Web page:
Earlier this month, UNICEF attended a UNESCO-INEE organized symposium on Conflict-Sensitive Education – Why and How? in Paris with Ministers of Education from around the world. Conflict-Sensitive Education is a key component of UNICEF’s new four-year programme on Peacebuilding, Education and Advocacy, supported by the Government of the Netherlands. The “Learning for Peace” programme explores innovative ways to build sustainable peace through education in 14 countries around the world.
Ministers of Education from programme countries including Chad, Liberia and Uganda, as well as the Deputy Minister of Education from Sierra Leone and government representatives from the Democratic Republic of Congo joined the day-long discussion, highlighting gaps in funding and considering best practices to integrate conflict sensitive tools into education policies and programmes. For more on the symposium see the below webstory from our partners UNESCO and INEE. For more information on the PBEA programme visit: www.educationandtransition.org/pbea.
The challenges of providing quality education in conflict areas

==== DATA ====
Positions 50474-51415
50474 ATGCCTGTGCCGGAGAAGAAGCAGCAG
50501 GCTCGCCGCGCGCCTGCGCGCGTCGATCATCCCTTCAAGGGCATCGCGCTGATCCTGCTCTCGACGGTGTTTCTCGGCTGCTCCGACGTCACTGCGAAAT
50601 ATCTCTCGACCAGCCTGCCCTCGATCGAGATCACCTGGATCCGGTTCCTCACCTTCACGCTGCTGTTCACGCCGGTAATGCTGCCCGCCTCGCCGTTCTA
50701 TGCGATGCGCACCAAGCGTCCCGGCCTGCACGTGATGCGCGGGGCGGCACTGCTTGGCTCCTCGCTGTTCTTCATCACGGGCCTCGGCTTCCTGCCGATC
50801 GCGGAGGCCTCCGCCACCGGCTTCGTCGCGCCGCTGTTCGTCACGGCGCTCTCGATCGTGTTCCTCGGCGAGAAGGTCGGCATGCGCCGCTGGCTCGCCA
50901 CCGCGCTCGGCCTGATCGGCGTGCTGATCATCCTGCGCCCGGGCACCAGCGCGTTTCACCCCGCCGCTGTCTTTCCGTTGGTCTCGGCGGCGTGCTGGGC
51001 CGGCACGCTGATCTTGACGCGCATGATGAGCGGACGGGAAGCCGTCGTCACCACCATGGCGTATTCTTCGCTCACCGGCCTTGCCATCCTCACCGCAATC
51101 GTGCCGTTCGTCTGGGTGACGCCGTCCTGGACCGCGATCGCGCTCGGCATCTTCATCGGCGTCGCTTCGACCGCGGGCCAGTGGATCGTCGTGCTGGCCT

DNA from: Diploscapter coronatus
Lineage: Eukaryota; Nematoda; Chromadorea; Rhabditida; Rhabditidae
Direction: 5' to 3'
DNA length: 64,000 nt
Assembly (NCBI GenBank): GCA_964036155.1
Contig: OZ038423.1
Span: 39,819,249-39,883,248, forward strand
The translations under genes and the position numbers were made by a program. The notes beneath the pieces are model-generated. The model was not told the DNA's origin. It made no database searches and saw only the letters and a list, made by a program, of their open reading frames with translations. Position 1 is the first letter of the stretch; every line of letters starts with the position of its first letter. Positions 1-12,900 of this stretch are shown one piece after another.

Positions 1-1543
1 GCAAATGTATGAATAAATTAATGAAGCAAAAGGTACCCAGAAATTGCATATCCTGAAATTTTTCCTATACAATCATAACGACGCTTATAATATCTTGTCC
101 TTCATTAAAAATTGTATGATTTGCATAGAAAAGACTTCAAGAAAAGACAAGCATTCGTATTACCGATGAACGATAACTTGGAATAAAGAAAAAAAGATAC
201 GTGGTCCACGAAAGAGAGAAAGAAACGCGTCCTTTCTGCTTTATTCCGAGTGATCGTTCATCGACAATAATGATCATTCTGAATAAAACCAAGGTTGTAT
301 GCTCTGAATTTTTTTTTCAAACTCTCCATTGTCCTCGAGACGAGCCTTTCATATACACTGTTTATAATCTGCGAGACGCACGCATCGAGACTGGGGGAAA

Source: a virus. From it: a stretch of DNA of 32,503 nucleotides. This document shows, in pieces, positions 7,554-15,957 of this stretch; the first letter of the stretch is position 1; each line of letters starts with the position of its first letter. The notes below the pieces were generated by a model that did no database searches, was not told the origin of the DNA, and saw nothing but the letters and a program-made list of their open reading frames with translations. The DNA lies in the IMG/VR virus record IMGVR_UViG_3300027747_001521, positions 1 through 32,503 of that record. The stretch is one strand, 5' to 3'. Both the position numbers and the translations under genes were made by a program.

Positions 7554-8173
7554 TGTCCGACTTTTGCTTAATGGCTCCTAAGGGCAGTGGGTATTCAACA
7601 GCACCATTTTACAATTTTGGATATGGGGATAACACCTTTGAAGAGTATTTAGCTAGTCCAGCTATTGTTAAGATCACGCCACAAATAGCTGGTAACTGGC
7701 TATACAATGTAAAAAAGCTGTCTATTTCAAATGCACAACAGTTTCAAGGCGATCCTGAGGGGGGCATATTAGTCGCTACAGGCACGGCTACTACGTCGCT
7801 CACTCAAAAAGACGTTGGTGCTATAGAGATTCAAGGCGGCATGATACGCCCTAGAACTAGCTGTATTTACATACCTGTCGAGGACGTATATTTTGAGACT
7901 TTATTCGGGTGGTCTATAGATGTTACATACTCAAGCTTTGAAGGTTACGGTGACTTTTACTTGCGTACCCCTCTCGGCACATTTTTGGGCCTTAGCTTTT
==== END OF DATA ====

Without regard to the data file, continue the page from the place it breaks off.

Conflict-affected countries called for better strategies to ensure that conflict-prevention is integrated into education policies and programmes and that education is not overlooked by donors and humanitarians.
UNESCO recently welcomed Ministers of Education from Chad, Liberia, Mali, Palestine, and Uganda, as well as the Deputy Minister of Education from Sierra Leone and government representatives from the Democratic Republic of Congo and Kenya, to talk about their experiences of providing quality education during and after a conflict. Together with numerous ambassadors and representatives from the Permanent Delegations to UNESCO, UN agencies, bilateral organizations, intergovernmental and non-governmental organizations, academia and civil society organizations, they participated in the symposium Conflict-Sensitive Education – Why and How?, supported by Comic Relief, the European Commission, UNICEF, and USAID.